ï»¿Summary of the Play
The play begins with a typical early weekday morning in the life of the Younger family. The household prepares for work and for school. Some of the talk is about a check which they expect to receive the next day. It is from the insurance policy of Mr. Walter Younger, Sr., who has died. Each member of the family has his or her own ideas about how to use the money.
Two gentleman friends of Beneatha visit her: Joseph Asagai, and George Murchison. Ruth is pregnant and may want an abortion. Walter drinks heavily and argues with Murchison about the latterâ€™s pretensions, in Walterâ€™s opinion, as well as with Beneatha about her plans for medical school and with his wife ...view middle of the document...
He tells them that the money Walter gave him for the liquor store, as well as more money meant for Beneathaâ€™s education, is gone because the man Bobo gave it to hold has disappeared with it. The family is thrown into an uproar at hearing this bad news.
Asagai visits Beneatha and reminds her that her future does not depend solely on her mother paying for medical school; he asks her to go to Africa with him when she becomes a doctor. Mrs. Younger prepares to forget about the move. Walter says he will accept the offer of money not to move from Mr. Lindner.
Mr. Lindner comes to enact the deal. But in the process of talking to Mr. Lindner, there is a transformation in Walter, and remembering what his father had to go through to provide for his family, and how the rest of the family struggles to survive and to fulfill their aspirations, he changes his mind and tells Mr. Lindner they will not accept his offer.
The play ends as the family starts the move to Clybourne Park. It will not be easy for them to live there because of the prejudice they will face, but they decide to move forward in spite of it.
Robert Nemiroffâ€™s critique of the pertinence of Ms. Hansberryâ€™s writing to the universals indicative of all great literature:
If we ever reach a time when the racial madness that afflicts America is at last truly behind usâ€”as obviously we must if we are to survive in a world composed four-fifths of people of colorâ€”then I believe A Raisin in the Sun will remain no less pertinent. For at the deepest level it is not a specific situation but the human condition, human aspiration and human relationshipsâ€”the persistence of dreams, of bonds and conflicts between men and women, parents and children, old ways and new, and the endless struggle against human oppression, whatever the forms it may take, and for individual fulfillment, recognition, and liberationâ€”that are at the heart of such plays. It is not surprising therefore that in each generation we recognize ourselves in them anew.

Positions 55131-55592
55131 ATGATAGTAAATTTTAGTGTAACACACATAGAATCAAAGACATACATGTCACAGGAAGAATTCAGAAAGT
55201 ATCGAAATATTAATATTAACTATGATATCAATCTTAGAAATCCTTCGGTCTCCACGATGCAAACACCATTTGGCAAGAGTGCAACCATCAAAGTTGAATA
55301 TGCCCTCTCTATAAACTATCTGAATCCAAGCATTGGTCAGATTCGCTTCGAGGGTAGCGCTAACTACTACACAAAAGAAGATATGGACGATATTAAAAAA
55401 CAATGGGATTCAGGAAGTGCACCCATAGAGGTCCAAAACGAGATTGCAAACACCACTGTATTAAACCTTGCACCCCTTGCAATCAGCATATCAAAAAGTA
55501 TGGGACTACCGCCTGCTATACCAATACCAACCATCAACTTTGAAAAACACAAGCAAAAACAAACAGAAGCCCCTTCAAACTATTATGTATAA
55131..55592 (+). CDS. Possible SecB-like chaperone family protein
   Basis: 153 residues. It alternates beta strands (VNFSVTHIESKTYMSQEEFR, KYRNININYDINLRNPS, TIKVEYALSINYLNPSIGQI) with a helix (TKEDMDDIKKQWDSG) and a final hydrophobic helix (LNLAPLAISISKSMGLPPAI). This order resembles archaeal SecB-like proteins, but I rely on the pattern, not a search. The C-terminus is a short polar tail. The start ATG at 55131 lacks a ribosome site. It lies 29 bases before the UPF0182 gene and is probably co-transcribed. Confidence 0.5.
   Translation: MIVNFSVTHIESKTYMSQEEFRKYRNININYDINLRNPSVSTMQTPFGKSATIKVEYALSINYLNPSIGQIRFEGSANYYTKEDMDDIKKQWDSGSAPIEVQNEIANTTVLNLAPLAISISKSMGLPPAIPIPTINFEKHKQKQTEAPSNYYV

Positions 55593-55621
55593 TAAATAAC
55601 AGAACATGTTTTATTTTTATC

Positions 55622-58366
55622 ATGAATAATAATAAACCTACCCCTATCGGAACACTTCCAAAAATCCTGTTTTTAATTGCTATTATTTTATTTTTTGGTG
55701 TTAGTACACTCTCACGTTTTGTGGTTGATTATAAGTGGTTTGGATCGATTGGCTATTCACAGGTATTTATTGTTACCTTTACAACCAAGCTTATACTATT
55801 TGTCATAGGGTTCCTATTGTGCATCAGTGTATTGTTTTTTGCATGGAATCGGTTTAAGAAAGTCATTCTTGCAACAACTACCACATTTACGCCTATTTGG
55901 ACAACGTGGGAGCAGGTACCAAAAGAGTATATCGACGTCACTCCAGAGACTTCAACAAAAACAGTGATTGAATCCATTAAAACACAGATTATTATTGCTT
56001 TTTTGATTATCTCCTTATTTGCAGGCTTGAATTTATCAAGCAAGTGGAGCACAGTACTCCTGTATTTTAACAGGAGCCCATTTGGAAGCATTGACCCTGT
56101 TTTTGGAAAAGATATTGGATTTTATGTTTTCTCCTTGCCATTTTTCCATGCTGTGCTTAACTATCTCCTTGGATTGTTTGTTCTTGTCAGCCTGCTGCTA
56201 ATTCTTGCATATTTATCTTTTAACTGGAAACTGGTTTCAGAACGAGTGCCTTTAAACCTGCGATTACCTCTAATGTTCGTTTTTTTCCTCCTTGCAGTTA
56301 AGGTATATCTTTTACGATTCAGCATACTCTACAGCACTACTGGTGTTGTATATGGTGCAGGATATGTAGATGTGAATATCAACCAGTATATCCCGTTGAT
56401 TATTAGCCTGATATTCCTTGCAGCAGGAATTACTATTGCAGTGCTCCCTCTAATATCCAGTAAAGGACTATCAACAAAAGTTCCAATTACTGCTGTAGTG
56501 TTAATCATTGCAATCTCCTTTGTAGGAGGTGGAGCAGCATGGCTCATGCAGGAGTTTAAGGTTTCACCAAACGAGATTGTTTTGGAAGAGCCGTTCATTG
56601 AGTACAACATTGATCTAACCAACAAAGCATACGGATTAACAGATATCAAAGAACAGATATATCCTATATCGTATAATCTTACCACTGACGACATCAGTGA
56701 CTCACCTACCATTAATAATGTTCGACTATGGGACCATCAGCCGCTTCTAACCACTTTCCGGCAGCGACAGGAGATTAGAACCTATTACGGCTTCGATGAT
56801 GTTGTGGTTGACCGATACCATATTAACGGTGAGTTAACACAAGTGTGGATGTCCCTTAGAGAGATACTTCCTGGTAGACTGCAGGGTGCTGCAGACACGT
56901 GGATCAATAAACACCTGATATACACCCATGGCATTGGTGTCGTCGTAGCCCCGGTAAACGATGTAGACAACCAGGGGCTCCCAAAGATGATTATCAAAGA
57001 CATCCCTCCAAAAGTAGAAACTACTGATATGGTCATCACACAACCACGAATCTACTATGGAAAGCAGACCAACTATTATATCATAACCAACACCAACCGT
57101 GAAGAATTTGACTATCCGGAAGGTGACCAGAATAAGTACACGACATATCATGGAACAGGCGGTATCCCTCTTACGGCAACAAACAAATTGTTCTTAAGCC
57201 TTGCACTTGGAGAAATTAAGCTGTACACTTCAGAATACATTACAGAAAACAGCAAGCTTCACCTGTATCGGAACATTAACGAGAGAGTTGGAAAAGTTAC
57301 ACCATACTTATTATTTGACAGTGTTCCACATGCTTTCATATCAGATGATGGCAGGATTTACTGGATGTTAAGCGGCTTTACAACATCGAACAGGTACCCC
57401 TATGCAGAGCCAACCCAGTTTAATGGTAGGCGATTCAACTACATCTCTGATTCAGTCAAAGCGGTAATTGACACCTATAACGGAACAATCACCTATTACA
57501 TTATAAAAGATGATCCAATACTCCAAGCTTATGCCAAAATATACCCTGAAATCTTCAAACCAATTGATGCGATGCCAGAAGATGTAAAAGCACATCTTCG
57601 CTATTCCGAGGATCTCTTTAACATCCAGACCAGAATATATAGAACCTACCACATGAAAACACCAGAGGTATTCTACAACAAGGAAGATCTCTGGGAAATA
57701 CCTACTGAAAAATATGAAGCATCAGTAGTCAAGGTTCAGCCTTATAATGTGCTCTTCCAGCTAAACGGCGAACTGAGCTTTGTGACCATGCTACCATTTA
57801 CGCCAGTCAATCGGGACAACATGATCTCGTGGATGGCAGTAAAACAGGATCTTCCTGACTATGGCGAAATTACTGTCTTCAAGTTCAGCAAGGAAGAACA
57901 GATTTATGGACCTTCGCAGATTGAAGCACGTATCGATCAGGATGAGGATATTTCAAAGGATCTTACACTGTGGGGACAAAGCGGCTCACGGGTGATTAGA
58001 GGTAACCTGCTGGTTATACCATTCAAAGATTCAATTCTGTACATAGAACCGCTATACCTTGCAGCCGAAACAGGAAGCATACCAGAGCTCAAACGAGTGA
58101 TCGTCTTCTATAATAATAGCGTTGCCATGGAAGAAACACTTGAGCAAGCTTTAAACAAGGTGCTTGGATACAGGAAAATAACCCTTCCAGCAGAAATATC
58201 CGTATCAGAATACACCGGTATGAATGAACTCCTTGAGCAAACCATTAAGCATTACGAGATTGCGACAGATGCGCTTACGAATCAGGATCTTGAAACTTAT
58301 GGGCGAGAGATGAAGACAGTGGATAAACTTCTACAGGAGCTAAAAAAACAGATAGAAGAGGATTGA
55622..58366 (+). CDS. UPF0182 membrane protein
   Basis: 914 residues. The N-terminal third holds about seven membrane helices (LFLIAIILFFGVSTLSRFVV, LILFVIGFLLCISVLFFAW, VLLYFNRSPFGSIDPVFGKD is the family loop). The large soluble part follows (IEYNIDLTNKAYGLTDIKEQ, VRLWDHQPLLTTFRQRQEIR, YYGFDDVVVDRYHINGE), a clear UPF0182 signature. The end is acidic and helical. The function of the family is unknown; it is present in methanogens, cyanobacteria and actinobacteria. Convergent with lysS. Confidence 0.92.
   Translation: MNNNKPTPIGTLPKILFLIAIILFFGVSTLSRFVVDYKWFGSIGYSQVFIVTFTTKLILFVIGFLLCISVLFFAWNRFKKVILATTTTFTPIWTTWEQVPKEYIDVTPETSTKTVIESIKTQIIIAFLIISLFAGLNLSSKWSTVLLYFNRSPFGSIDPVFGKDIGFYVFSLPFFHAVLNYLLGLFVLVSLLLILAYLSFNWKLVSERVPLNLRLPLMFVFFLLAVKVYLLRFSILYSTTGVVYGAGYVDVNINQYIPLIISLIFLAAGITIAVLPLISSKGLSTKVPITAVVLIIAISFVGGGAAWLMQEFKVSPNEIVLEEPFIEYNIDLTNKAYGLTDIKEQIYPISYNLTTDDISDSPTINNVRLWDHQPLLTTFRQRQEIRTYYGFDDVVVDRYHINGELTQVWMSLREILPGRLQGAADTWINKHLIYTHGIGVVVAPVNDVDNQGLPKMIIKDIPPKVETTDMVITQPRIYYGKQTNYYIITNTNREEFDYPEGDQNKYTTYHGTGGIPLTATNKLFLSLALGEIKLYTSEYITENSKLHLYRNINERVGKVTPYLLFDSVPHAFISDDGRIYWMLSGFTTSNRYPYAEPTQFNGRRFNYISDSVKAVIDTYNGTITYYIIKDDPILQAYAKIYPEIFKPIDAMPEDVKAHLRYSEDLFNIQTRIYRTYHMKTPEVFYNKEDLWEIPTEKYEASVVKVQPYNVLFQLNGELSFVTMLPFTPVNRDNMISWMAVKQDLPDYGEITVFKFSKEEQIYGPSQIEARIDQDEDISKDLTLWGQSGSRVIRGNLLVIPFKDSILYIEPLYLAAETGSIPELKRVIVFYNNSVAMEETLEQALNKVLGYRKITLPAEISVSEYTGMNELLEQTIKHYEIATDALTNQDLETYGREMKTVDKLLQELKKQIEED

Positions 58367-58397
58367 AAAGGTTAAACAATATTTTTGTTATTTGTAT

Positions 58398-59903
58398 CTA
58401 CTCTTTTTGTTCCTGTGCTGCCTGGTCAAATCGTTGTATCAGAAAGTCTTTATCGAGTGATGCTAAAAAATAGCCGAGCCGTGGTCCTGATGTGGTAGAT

A Raisin in the Sun
Act I, scene i
It is morning at the Youngersâ€™ apartment. Their small dwelling on the South Side of Chicago has two bedroomsâ€”one for Mama and Beneatha, and one for Ruth and Walter Lee. Travis sleeps on the couch in the living room. The only window is in their small kitchen, and they share a bathroom in the hall with their neighbors. The stage directions indicate that the furniture, though apparently once chosen with care, is now very worn and faded. Ruth gets up first and after some noticeable difficulty, rouses Travis and Walter as she makes breakfast. While Travis gets ready in the communal bathroom, Ruth and Walter talk in the kitchen. They do not seem happy, yet they engage in some light humor. They keep mentioning a check. Walter scans the front page of the newspaper and reads that another bomb was set off, and Ruth responds with indifference. Travis asks them for moneyâ€”he is supposed to bring fifty cents to...